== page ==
While many cities across Iran are scenes of protests by various union activists, Iranian teachers have announced a nationwide protest slated for next week.
The Coordination Council of Iranian Teachers’ Trade Associations issued a statement on Thursday, calling on teachers all over the country to take to streets on June 16 from 10:00 AM to 12:00 PM local time and demand their legal rights.
Teachers have been often holding protests for nearly a year, but the political situation in Iran has worsened in recent months, with rising food prices and a growing perception of government inefficiency and corruption.
The statement said their demands include better salaries, freedom of their colleagues arrested during the previous rounds of demonstrations as well as standard education facilities and free education for students. They also demand the implementation of decade-old legislation that would bring the salaries and pensions of 750,000 teachers in line with other civil servants.
Emphasizing that holding protests for their demands is among their basic rights, the statement added that the authorities are charging union activists with fabricated accusations of endangering the security of the country, as a last resort to repress the protests and ignore teachers’ demands.
“We declare loudly that if our colleagues are not released immediately and unconditionally, and the legitimate demands of Iranian teachers are not fulfilled, the protests will continue,” the statement read.
The teachers’ restlessness coincides with protests by Iranian retirees, which started Monday and continued Thursday in several cities across the country.
The pensioners, who are protesting the meager rise in their pensions while the inflation rate is hovering at over 40 percent, gathered in front of the offices of the Social Security Organization in the cities of Karaj, Zanjan and Arak among others. Just a few days ago the government announced that pensions for most retirees will increase by just 10 percent.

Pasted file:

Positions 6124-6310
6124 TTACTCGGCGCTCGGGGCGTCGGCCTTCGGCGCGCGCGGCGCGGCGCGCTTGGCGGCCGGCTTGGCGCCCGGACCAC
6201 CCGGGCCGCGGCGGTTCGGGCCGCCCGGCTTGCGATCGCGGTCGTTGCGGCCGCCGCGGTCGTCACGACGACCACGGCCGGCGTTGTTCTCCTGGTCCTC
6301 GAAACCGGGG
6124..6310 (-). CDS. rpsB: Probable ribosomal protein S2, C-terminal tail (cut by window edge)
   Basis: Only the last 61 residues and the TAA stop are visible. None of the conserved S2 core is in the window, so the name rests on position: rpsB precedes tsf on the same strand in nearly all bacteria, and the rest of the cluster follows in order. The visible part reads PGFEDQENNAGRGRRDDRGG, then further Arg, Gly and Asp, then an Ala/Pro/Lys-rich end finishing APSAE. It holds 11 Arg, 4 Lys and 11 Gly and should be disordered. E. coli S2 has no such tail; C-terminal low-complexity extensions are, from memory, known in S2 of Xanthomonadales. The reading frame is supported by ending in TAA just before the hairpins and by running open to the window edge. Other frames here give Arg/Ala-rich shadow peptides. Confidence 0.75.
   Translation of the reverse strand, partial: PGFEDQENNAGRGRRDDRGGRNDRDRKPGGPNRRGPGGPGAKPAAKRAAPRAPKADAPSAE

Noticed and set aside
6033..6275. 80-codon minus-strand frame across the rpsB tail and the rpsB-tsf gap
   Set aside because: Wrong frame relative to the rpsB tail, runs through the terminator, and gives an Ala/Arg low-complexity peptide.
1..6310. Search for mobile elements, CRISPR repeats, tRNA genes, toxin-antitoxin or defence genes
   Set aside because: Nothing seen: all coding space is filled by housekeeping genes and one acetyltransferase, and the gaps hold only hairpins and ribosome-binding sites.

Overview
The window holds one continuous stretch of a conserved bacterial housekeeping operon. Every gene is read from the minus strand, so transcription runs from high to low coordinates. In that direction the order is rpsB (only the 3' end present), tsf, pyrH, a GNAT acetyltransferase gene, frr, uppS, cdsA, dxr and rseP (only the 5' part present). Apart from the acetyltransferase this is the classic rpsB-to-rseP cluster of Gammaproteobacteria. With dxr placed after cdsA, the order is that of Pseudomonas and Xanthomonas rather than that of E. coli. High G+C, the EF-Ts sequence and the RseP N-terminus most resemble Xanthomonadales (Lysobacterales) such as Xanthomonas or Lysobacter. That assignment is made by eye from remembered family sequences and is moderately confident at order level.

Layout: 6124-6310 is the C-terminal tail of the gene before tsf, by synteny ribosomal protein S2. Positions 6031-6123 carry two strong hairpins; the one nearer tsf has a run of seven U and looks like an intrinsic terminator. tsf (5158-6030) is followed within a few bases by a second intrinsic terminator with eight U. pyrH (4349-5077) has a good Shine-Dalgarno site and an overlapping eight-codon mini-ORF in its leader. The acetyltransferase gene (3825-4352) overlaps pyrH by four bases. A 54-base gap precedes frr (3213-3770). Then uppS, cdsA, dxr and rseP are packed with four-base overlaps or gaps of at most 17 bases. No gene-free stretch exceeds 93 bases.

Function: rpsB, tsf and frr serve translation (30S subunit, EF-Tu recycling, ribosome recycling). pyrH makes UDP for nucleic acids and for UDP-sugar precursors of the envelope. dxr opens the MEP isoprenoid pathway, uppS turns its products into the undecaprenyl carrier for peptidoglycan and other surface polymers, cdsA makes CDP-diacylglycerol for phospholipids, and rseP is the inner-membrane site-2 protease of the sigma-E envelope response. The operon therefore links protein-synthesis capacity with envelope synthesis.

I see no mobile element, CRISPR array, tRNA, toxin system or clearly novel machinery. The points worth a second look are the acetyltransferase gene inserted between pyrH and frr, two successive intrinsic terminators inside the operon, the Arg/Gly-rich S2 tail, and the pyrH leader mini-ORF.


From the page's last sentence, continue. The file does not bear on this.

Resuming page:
On Monday, enraged protesters chanted slogans such as “Death to Raisi”, directing their anger at President Ebrahim Raisi and denounced “empty promises” by the government. Videos surfaced on social media Thursday showing people cheering for the Pahlavis, who ruled Iran before the 1979 Islamic revolution, praising the Shah’s government for taking care of them.
On Tuesday, videos showed the bazaar in the northwestern city of Tabriz was on strike with merchants shutting down their stores and businesses in protest to a sudden increase in sales tax.
On Wednesday, similar strikes and protest rallies were reported by merchants in the southern city of Bandar Abbas.
Strikes in Bazaar, or traditional retail market, have a deep historical root in Iran and signal a serious political and economic crisis. The bazaar strikes played a major role both in the Constitutional Revolution of the early 20th century and the 1979 revolution against the monarchy.
Four years of deep economic crisis in Iran following the introduction of United States ‘maximum pressure’ sanctions in 2018 has led to sharp increases in living costs and to labor unrest. In January hundreds of firefighters and staff from the judiciary took to the streets in several cities. Prison guards have also picketed to protest their salaries.
People from different walks of life, including teachers, nurses, firefighters, and even judiciary department employees and prison guards, have held protest rallies or strikes to demand higher salaries.